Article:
The Heterosexual Privilege You Probably Take for Granted

Gay people are free already, so they shouldn't ask for more rights? Think again.

  • February 19, 2016
  • 10 min read
The Heterosexual Privilege You Probably Take for Granted

About nine years ago, my husband and I were dining in a small restaurant in a quiet village in Ubud, Bali, when we met a glowing and genuinely happy looking couple in their late 50s or early 60s. It was a tiny, local-owned diner – with three tables and a menu that had fewer than 10 items – catering to longer-term tourists who rented villas in the surrounding area,
They sat next to us, and one of them, a gregarious and chatty man, struck a conversation with us. It progressed into a pleasant discussion and I found out that they were from California and that they’d been together for two years. I asked them how they met and they smiled and looked at each other, signalling that what was coming was complicated.
“I was a minister in a church for 30 years before I retired,” the quieter of the couple said. He had been married and had children, who were adults by then, but he knew he wasn’t happy – he had never been happy.
“The thing I’d always known was that I was gay, but my faith told me it was sinful, so I got married and did the whole being straight thing for my whole adult life.”
Long story short, he ended up divorcing his wife and began a journey of finding himself, in his 50s, until he met his current partner through – of all place – a classified ad on Craig’s List that he placed to look for a date. They had since been together happily.
I asked him if he had reconciled his religious belief with his new found sexual liberation, he said: “I believe God is love.”
To this day, this story always fills me with warmth and affirms my belief that everyone deserves to love and be loved at whatever age, and whatever their gender persuasion and sexual orientation. Most of all, I’ve always believed that the true source of discontentment and unhappiness is a person’s inability to accept themselves.
For many of us self-acceptance is an elusive thing already, a glass with tiny cracks that may shatter any moment life throws lemons at us. For gay people, especially those living in a conservative society that tells them they are an abomination or sinners, the struggle can be twice as hard. Staying in the closet – while socially, legally and, maybe even physically safer – means denying their true identity. Consequently, this has resulted in a higher rate of depression among the LGBTIQ (Lesbian, Gay, Bisexual, Transgender, Intersex and Queer) people.
Imagine living in a parallel universe, where everything is in reverse and straight people are the minority. Imagine having to hide your identity, that you, a girl, actually like a boy, instead of another girl. Imagine the religion you believe in telling you that you will go to hell, and popularity-seeking politicians accuse you of corrupting children’s mind because you like the opposite sex.
Far-fetched as it sounds, a reverse-universe exercise can give you a glimpse of your own privilege. I notice that a lot of the debates in Indonesia over LGBTIQ these days centre on two arguments:

  • That homosexuality is morally wrong
  • That in practice gay people are already “free”, so they should not ask for more rights.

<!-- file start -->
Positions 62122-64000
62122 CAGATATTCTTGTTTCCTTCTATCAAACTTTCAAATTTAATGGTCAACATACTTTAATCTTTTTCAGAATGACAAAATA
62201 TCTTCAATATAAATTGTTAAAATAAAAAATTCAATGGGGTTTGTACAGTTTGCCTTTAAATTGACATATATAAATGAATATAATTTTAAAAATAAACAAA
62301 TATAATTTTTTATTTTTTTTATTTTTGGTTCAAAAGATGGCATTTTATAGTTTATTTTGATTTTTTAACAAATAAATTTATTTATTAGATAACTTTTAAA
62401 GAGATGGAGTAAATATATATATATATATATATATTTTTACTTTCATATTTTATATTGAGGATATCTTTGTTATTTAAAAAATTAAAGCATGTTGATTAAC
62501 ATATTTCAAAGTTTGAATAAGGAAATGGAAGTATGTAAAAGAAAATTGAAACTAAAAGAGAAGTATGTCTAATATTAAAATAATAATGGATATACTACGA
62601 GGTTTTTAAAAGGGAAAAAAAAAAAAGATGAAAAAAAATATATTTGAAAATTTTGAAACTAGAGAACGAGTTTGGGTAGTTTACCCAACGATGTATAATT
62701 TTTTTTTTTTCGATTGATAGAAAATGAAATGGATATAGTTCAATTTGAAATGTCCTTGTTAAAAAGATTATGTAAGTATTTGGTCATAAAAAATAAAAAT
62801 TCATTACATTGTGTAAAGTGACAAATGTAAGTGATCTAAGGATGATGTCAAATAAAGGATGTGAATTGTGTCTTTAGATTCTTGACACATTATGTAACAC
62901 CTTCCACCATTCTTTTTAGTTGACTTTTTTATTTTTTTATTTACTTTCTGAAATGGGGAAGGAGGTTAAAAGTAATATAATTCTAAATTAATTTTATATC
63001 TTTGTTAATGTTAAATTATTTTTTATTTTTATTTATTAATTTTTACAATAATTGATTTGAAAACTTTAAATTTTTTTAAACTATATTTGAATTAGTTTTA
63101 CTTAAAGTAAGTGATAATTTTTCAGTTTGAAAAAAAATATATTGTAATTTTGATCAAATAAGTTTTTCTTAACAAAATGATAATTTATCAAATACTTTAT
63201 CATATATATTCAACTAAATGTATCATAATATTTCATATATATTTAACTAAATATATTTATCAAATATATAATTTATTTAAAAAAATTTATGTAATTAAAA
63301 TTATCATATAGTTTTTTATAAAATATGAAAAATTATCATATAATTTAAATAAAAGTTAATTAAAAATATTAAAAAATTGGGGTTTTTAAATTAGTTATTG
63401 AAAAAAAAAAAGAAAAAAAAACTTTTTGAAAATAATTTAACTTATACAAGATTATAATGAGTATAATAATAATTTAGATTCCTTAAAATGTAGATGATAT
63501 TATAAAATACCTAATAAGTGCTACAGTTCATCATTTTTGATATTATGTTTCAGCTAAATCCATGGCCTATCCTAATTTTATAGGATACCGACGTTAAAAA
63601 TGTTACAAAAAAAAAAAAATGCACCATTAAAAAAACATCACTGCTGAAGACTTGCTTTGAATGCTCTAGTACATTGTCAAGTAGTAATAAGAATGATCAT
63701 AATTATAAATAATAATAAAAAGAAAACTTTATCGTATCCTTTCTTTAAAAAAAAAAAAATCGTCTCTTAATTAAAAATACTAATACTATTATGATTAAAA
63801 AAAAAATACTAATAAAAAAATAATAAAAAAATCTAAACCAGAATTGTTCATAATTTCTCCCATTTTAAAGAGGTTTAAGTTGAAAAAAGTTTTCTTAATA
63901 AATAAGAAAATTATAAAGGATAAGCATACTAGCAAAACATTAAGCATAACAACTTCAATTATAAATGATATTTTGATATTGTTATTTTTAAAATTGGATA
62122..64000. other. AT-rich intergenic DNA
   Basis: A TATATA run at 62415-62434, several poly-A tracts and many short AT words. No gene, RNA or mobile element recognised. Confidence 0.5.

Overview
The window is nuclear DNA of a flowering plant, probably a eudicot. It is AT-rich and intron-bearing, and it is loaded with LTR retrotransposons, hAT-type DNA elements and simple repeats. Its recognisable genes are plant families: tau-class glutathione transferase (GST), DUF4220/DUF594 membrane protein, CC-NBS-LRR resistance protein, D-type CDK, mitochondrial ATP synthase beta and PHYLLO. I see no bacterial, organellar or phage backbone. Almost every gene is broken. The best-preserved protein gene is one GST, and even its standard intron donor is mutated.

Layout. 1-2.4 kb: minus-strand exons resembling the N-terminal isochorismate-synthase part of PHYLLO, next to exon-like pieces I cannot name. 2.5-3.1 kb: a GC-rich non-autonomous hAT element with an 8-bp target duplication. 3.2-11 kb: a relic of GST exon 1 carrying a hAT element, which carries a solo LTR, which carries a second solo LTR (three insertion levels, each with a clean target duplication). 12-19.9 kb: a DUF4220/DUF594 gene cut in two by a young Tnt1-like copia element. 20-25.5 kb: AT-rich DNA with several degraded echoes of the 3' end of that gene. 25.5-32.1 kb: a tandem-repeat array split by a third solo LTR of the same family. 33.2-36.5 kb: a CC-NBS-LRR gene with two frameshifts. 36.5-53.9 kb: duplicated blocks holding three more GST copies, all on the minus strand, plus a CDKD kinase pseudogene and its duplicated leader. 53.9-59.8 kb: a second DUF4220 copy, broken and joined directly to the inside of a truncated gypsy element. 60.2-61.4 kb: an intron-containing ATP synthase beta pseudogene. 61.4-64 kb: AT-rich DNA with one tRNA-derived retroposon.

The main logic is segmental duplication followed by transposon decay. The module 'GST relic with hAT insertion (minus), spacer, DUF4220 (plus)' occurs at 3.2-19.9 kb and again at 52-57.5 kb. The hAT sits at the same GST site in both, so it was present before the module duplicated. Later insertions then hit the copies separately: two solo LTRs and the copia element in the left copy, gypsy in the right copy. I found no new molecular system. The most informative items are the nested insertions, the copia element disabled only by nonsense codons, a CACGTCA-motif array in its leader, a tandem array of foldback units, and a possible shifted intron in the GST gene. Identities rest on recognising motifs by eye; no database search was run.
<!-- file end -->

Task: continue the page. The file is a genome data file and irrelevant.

The first argument is usually based on some religious teaching, and I am not religious so I’m not going to get sucked into it, though there are clearly differences in thoughts even within a religion.
The second part is a misconception, however, and the ridiculously alarming way the LGBTIQ issue recently snowballed has shown this. This part can easily be debunked by applying the concept of privilege that most of us have as straight people.
The simplest explanation about privilege is that it is a set of unearned benefits given to people who fit into a specific social group. In the field of social justice, you’ll hear it a lot as part of the power dynamic and being the other side of oppression. Society grants privilege to people based on certain aspects of their identity, such as race, class, gender, language, ability and religion, and sexual orientation.
I have compiled below a short list of heterosexual privilege most of us take for granted that are still largely denied to LGBTIQ people. There are many others, of course, but I hope this list will get us to think about our privilege as straight people.  
1. You live in a heteronormative society
Heternormativity is the belief that people fall into distinct and complementary genders (man and woman) and that heterosexuality is the only sexual orientation and norm. I was moved when I heard about the Californian former preacher’s story, because I never had to go through such struggle. When I was 8 years old I had a crush on a boy in my class. When I was 14, I started seeing a boy at school and since then, I have dated a few other guys. When I was 25 I fell in love with a guy who would become my husband eight years later, and so on, and so on.



My point is no one freaked out about the fact that I liked boys. At 8 or 14, no one said it was just a phase. No one questioned me and warned of the larger implication of liking the opposite sex, because it is expected. However, when you’re a 15-year-old boy and realizing you’re attracted to another boy, it could scare the shit out of you and make you think there’s something wrong with you, because nobody else you knew had that feeling. For some, this sense of being “wrong” and unaccepted leads to fatal consequences, like suicide.